The Ohio House Finance Committee today approved a new two-year state transportation budget that invests in Ohio’s infrastructure and public transit.
House Bill 74 will provide nearly $7 billion over the next two fiscal years for the Ohio Department of Transportation, supporting road and bridge construction and maintenance, as well as other transportation priorities.
The measure also will provide more than $1 billion over the next two years for the Ohio Department of Public Safety, including increased funding for the state highway patrol.
The bill will be considered on the House floor for a vote on Thursday.
“Ohio’s infrastructure and transportation is the foundation upon which our economy and our communities are built, supporting commerce, transporting Ohio-produced goods, and connecting Ohioans with jobs and services,” said Finance Committee Chairman Scott Oelslager (R-North Canton). “We are maintaining the infrastructure we have, investing in new projects, and supporting other services such as public transit. This is a bill that will make a difference for all Ohioans.”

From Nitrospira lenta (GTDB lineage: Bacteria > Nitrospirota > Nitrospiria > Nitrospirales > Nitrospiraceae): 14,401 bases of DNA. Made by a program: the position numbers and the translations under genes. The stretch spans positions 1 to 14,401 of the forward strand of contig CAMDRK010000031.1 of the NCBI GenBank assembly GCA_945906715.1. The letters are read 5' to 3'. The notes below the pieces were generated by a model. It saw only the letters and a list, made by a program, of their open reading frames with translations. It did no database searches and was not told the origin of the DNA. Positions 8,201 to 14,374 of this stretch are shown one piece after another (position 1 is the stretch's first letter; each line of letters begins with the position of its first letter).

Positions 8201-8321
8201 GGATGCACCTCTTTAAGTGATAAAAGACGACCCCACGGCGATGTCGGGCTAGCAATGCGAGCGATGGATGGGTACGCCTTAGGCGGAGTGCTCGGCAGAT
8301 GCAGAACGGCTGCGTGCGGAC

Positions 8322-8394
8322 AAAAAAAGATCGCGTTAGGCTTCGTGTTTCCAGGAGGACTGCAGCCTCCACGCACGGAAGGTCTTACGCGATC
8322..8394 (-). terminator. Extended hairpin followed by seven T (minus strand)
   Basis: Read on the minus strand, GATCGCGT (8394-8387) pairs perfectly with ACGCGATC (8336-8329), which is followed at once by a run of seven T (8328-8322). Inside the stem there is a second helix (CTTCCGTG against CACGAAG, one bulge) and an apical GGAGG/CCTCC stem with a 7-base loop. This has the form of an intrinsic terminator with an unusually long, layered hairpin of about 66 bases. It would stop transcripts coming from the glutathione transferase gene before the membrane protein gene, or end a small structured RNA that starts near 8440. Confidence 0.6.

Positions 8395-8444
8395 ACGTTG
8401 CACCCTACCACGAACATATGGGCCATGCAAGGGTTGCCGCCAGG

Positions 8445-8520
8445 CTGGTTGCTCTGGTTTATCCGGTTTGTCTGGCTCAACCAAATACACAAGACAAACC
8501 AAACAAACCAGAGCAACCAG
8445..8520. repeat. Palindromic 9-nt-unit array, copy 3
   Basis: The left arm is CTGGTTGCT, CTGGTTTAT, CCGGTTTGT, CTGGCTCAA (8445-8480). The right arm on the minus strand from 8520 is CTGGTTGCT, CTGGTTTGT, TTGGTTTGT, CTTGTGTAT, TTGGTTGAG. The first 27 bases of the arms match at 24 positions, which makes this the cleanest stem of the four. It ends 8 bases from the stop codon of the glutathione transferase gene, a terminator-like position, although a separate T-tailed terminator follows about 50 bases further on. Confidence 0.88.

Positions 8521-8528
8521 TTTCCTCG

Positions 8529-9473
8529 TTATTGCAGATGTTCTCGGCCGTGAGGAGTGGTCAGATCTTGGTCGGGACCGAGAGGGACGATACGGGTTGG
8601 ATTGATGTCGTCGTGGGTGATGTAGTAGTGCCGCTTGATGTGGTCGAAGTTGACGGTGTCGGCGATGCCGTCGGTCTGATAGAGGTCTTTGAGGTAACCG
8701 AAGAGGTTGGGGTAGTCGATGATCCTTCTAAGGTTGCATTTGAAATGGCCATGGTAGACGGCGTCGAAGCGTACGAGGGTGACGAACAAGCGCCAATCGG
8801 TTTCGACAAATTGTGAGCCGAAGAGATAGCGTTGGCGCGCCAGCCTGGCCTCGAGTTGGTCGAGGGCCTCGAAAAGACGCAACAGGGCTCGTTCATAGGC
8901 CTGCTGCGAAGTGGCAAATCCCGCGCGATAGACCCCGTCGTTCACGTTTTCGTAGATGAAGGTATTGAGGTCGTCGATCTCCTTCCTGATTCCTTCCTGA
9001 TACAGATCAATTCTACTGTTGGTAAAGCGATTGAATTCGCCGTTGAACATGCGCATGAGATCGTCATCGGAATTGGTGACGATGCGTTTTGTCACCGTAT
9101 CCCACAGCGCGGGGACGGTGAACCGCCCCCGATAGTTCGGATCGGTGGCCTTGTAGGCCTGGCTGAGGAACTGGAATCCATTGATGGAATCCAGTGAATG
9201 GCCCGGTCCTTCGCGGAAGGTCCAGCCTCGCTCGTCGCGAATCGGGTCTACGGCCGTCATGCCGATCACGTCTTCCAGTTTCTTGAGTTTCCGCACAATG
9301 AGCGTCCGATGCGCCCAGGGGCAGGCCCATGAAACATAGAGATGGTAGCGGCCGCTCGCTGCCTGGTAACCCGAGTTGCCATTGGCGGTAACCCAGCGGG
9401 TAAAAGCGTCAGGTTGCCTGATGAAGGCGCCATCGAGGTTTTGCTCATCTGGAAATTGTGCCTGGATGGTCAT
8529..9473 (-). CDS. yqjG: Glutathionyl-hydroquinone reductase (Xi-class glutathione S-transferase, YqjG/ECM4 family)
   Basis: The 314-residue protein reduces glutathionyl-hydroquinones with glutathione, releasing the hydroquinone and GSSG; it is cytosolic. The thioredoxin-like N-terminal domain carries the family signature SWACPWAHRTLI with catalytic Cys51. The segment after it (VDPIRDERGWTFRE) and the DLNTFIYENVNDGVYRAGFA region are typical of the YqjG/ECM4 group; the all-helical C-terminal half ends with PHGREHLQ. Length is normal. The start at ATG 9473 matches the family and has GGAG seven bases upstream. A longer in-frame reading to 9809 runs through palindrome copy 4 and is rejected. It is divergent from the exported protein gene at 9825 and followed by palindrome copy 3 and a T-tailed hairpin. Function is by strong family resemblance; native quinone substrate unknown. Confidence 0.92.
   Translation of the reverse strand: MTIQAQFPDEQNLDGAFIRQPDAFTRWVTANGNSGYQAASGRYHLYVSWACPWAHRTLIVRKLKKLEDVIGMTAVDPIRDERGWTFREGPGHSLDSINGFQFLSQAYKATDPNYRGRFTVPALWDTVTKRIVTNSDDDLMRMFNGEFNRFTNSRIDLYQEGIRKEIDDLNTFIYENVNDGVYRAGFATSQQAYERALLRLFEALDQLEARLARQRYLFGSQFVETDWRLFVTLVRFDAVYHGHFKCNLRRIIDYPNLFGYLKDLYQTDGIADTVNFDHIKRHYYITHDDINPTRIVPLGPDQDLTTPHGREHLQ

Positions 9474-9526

State Representative Tom Patton (R-Strongsville), who chairs the Finance Committee’s Transportation Subcommittee said Ohio is located within a day’s drive of 60 percent of the American and Canadian populations and has the nation’s fourth-largest interstate system and its second-largest inventory of bridges.
“Ohio is the crossroads of America and our infrastructure is a key part of keeping and creating jobs here in the Buckeye State,” Patton said. “This is a jobs bill that will keep Ohioans and Ohio’s economy moving forward.”
In addition to repair and maintenance of the state’s existing infrastructure, the transportation budget also provides $100 million in each of the next two years for major new construction through the Transportation Review Advisory Commission program.
The plan also makes a major investment in public transportation, which is critical to connecting Ohioans with jobs, entertainment and access to important services, such as medical care. The House plan doubles the governor’s proposed investment in public transit, providing more than $190 million over the next two years.